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The Woman Reader 1837–1914$
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Kate Flint

Print publication date: 1995

Print ISBN-13: 9780198121855

Published to Oxford Scholarship Online: October 2011

DOI: 10.1093/acprof:oso/9780198121855.001.0001

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Victorian and Edwardian Reading

Victorian and Edwardian Reading

Chapter:
(p.46) (p.47) 3 Victorian and Edwardian Reading
Source:
The Woman Reader 1837–1914
Author(s):

Kate Flint

Publisher:
Oxford University Press
DOI:10.1093/acprof:oso/9780198121855.003.0003

The issue of reading and its effects during the Victorian and early Edwardian period did not concern women alone. It centred around the widely held belief in the affective powers of what was read. On the one hand, the beneficial potential of reading was celebrated: ‘a good book is ‘the precious life-blood of a master-spirit’, and possesses a wonderful potency of encouragement and inspiration’. On the other, it was feared that ‘desultory reading is very mischievous’. By the mid-century, certain reviewers and essayists were speculating about the general dangers specifically attendant on the rapid proliferation of print. Excessive indiscriminate reading was condemned as morally debilitating. Many Victorians wrote of reading as something that affects mental health. Others viewed reading of fiction as a form of escapism.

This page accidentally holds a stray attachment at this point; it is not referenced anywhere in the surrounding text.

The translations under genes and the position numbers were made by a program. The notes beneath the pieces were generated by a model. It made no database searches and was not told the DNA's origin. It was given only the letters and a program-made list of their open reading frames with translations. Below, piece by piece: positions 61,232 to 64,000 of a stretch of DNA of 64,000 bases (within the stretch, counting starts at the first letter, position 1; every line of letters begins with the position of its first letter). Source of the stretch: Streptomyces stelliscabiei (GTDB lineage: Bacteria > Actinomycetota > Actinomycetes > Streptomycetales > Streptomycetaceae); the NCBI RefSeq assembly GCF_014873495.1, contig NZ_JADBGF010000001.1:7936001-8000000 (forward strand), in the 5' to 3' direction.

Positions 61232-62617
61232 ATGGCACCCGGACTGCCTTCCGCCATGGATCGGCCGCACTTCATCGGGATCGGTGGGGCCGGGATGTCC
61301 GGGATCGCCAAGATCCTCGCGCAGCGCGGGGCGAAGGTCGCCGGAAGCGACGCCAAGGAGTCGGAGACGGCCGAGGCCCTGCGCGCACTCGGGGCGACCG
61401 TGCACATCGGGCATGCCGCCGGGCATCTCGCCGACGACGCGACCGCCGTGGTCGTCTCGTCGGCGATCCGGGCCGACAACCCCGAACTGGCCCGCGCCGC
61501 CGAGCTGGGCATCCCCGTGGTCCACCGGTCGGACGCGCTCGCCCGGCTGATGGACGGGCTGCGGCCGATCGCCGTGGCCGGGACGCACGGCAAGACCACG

Keywords:   reading, women, mental health, escapism, fiction, Edwardian period, Victorian period

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